09.22.2010 09:05 AM
Station Fined $10,000 for Public File Violations
WASHINGTON: An Illinois broadcaster has been fined $10,000 for public file violations. The infraction was discovered when the station applied for license renewal, essentially turning itself in by reporting a past violation--as it is required to do--then asking for leniency that was denied.

The Audio Division at the FCC Media Bureau finalized the forfeiture order against WPW Broadcasting, owner of WLBK-AM in DeKalb, Ill., despite appeals from the station to reduce or overturn the original notice of apparent liability.


The fine came about when the station applied for license renewal in 2007. When asked on Form 303-S to verify that the required documentation had been placed in the public inspection file at appropriate times, the station checked “No,” and explained that issues/programs lists from 2000 to early 2004 had not been filed as required. It said it later created those lists, placed them in the file and took steps to make sure the rules were followed in the future.


The FCC proposed a $10,000 fine, saying the station was responsible for 15 issues/programs lists missing during the license period. The station asked for reduction, arguing among other things that the penalty was inconsistent with similar others; that it had disclosed the violation voluntarily; and that it had since taken corrective measures. WLBK may have been hoping for a reduction to $3,000, as it cited several such “comparable” cases in the past that resulted in fines of that amount.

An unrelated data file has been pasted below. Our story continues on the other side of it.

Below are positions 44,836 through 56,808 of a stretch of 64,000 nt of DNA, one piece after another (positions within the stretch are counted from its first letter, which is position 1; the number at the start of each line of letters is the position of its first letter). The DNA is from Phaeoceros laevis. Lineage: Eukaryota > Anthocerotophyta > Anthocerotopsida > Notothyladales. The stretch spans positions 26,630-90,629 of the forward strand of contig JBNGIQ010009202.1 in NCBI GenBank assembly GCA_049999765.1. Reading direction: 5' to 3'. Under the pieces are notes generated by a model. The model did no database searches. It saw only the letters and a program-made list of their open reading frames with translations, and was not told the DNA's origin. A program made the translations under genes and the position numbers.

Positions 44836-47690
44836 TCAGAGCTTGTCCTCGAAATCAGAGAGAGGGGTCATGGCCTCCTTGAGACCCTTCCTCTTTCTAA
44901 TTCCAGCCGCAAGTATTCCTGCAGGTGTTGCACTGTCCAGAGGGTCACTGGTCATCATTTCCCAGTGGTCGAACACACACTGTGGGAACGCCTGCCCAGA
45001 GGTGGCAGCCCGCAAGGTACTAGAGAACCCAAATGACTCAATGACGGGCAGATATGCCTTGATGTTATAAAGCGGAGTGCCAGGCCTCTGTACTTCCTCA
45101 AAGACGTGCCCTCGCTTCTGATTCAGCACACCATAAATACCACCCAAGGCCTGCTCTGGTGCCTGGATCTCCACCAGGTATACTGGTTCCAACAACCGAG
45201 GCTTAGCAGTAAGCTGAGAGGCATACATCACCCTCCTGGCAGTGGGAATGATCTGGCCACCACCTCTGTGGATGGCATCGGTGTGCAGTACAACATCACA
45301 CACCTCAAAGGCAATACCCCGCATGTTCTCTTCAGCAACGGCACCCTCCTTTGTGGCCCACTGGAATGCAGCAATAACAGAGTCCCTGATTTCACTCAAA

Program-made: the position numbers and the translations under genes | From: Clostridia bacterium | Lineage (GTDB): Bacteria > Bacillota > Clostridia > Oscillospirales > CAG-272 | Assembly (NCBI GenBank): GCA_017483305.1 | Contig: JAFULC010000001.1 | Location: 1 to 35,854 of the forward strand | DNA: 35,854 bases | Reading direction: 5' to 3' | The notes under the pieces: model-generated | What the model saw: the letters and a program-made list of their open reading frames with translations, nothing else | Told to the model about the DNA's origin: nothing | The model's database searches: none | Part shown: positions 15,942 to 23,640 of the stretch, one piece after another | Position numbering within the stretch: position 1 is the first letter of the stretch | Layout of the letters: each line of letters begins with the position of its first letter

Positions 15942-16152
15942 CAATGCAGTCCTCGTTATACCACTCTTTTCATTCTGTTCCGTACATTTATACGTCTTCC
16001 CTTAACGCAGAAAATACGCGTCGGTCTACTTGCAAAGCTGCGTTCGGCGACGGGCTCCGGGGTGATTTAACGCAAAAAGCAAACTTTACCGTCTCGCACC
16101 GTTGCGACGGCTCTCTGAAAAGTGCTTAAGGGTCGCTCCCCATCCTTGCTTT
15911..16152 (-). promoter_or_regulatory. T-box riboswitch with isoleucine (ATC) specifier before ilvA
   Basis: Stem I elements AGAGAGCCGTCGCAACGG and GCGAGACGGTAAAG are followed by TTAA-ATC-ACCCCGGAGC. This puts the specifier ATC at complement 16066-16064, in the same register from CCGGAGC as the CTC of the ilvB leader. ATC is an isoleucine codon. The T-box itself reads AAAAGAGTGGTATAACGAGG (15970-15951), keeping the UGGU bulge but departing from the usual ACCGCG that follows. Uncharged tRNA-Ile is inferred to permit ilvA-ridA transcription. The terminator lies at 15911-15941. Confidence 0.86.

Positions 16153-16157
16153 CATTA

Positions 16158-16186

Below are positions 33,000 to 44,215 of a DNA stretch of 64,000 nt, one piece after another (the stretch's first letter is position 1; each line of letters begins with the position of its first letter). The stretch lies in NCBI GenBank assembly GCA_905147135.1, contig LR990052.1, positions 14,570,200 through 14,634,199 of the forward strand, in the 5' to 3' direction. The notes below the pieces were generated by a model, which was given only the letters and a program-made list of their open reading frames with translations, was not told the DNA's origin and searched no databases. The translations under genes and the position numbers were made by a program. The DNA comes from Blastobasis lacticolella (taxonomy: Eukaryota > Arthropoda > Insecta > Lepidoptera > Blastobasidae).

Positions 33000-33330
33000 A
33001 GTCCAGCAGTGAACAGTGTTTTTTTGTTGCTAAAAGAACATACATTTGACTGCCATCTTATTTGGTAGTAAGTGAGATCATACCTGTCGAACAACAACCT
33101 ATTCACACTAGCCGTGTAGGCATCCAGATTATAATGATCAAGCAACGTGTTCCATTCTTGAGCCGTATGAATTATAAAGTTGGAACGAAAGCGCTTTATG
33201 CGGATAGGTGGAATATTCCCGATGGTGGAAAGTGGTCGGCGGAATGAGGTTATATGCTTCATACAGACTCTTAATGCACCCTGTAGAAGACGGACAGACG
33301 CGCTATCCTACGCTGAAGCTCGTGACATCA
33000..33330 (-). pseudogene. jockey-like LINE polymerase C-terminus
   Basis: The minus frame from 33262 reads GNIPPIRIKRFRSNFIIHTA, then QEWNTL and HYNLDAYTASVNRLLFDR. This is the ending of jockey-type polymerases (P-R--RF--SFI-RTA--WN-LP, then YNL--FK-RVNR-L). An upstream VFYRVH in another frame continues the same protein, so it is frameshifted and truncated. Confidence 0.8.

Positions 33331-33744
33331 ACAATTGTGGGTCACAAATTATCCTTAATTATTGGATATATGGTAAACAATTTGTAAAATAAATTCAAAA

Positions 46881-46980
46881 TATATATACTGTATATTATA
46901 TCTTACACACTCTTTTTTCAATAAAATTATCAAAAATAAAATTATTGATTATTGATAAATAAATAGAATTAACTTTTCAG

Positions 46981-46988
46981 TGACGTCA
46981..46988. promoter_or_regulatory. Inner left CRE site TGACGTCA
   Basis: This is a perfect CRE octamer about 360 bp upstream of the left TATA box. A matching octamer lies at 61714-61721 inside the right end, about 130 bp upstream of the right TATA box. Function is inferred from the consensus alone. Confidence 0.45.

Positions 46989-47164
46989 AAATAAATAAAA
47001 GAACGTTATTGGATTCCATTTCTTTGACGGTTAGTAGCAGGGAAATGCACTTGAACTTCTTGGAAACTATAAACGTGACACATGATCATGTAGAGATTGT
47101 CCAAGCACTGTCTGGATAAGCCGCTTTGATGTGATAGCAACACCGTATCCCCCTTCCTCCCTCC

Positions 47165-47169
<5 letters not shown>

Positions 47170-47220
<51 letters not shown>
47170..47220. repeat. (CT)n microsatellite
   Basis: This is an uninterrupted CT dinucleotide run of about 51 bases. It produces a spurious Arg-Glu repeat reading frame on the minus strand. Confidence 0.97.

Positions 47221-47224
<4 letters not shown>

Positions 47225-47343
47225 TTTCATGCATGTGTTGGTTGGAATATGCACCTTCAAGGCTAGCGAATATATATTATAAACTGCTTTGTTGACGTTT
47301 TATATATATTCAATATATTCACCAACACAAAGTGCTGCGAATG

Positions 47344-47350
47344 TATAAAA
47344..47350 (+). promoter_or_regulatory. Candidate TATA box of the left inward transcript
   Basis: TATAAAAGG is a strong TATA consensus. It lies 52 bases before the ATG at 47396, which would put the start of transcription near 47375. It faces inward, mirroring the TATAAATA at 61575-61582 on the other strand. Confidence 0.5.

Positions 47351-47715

But the commission now has said those cases were not comparable or consistent with precedent; and anyway it may set its fines case by case. Some of the earlier cases, it said, had been assessed improperly; and others only involved incomplete files.


The FCC staff reiterated that stations should disclose violations voluntarily and take corrective action promptly; but it again explained that revealing a past problem only when required to do so at license renewal is not cause for reduction of a fine.


And, as it has in the past, it said that corrective action to comply in the future is expected of all licensees; it doesn’t mitigate a violation. – from
Radio World


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